I think it’s important to remember that depression needn’t make you unaware of happy moments or the beauty that arises in every single day. Unfortunately, she can’t see that. I have been in the park with her in raptures about a flower and she has been so dismissive I have felt like slapping her. So yeah, I agree, that kind of depression is terrifying and extremely tiring. There’s a good old Aussie description of her state and that is – she’s a bloody whinger!

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  9. I’m so sorry that your friends were too “scared” to be there for you when you finally got the courage to reach out to them. I have never really had the courage to do that and so I suffered in silence for a long long time.

    I don’t suffer so badly with it these days or let’s just say that along with everything else, it’s being controlled. However, every once in a great while I wish I could open up about it. Maybe then when the darkness descends it wouldn’t seem so complete. I’m glad you can be there for your friend. We all deserve at least that much.

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  10. Since I grew up with my manic depressive mother I sort of shy away from the people who don’t have a psychological disorder- I wonder what’s wrong.
    I’m glad your friend has you. I think I’m a very stingy friend. If I can’t feel comfortable telling you everything then I’d rather walk away. Casual friends I have little time for. So in a way speaking the truth to these friends has sorted things out for you.

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  11. KAYDEE:
    I know all about not feeling courageous enough to open up. It is a very hard thing to do. It is true that if we could discuss it more openly we would feel less despairing when it strikes. I think the sense of being alone is one of the things that makes it hard to cope with. We definitely all deserve to have someone there for us. At the very least!

    LAURI:
    A lot of the time I’d rather walk away too because it hurts when so-called friends are only interested in the good stuff. I call them the fair-weather friends. Once the sky gets dark they’re gone. You’re right – being truthful with Megan in particular has changed our friendship for the better. There is more substance to it now. We can be open with each other at long last!

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  12. I think it’s sad and rather “hollow” that these friends couldn’t take what you said and accept it, right then. Even if it did make them uncomfortable etc…aren’t real friends suppose to be able to handle whatever comes out of our mouths? Maybe my expectations are too high, probably are. I hope you don’t get hurt again Sel. They are both lucky to have a friend like you.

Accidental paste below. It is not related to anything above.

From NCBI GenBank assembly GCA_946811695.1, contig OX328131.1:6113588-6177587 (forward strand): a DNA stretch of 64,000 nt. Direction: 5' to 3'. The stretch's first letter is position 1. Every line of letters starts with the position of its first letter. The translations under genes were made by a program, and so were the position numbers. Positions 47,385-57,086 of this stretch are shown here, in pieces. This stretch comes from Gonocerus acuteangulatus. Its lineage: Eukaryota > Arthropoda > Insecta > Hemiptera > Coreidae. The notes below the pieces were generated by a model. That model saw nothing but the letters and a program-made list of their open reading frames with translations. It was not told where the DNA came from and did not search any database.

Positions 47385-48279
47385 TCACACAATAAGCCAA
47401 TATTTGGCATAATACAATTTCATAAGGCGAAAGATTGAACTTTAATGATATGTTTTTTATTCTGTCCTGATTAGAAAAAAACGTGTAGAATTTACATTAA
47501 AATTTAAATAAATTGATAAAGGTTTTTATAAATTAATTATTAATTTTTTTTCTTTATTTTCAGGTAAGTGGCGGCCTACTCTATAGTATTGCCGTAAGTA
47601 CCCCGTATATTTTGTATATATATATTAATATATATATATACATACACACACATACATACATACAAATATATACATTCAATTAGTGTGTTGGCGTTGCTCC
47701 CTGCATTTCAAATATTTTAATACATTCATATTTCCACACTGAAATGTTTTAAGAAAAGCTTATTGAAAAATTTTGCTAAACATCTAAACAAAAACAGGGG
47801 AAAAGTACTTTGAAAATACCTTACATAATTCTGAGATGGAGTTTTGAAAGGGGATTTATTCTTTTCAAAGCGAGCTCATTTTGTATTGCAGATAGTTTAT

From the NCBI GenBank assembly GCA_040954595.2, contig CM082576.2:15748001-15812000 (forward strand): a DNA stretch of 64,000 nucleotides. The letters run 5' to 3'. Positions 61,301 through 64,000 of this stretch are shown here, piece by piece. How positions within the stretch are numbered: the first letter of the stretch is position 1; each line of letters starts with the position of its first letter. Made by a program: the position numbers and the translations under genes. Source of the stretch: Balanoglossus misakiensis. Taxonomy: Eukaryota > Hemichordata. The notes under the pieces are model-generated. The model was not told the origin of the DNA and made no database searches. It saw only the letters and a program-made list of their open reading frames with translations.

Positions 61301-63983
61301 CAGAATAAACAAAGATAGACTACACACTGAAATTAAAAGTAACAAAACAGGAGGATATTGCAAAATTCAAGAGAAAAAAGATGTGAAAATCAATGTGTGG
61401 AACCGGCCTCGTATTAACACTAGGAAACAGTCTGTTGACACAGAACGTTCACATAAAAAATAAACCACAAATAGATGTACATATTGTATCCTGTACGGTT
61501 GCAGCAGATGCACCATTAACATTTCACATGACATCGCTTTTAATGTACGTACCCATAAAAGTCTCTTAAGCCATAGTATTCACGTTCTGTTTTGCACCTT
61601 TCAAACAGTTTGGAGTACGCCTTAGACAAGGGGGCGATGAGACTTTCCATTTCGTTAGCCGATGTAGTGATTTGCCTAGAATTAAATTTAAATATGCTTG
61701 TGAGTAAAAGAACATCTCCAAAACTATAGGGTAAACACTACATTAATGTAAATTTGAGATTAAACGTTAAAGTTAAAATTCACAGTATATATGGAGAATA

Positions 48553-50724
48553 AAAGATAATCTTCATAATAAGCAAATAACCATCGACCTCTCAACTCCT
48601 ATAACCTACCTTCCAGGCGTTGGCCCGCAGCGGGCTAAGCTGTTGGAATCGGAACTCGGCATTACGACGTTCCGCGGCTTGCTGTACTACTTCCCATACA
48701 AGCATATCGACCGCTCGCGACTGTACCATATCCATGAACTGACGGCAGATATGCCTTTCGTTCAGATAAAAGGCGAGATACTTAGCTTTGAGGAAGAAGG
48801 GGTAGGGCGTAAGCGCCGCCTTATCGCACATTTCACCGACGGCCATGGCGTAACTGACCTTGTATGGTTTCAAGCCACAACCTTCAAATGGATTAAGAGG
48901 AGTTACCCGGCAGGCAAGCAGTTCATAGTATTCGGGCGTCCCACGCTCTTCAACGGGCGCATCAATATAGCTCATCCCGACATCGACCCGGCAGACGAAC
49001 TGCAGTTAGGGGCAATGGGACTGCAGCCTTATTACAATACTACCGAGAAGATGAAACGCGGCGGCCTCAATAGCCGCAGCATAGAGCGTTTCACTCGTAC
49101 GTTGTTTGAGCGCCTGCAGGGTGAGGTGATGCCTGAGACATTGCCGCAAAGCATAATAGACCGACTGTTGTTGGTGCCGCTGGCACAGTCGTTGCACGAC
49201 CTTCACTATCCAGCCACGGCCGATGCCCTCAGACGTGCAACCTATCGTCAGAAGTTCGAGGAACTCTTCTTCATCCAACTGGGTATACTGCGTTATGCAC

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  13. GERALDINE:
    It is a shame. These two ladies come from very wealthy families and I don’t mean to generalise here but in my experience a lot of wealthy people have trouble dealing with the darker aspects of life. There is a lot of ‘keeping up appearances’ going on. When you never have to worry about where your next dollar is coming from it changes your perspective of how most people live. However, both of those girls have been good to me and I have seen something in them of substance and depth – that’s why we have remained friends. It is a case of two very different worlds colliding and coming out the better for it.

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  14. Good for you Selma. It’s good you are able to be honest and open about it. Depression is tough and you’re right, some people can’t handle it, at least not yet. Hang in there.
    xo

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  15. Depression is hard to understand and accept. That is until you experience it yourself. I sure learned from mine. Take care, my friend.

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  16. And here I am, thinking the only taboo thing is money. I mean, you hardly hear people say, “I’m broke and need money” to a good friend, or in a church. Everyone puts on a happy face. As if the world is a freaking wonderful place.

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  17. JOANNA:
    Thanks so much for your support. I do think if people were able to talk about it they would suffer less. I hope that one day it will be discussed without any of the stigma attached.

    CHRIS:
    It’s true. You really don’t get it until it happens to you. In some ways it has increased my levels of empathy and compassion for others, so I think that’s a good thing. But it would be nice to be more open about it!

    MOTHER HEN:
    It’s true. Money is quite a taboo subject too. There are lots of people out there with happy masks on. It would be good if they felt comfortable enough to take them off once in a while!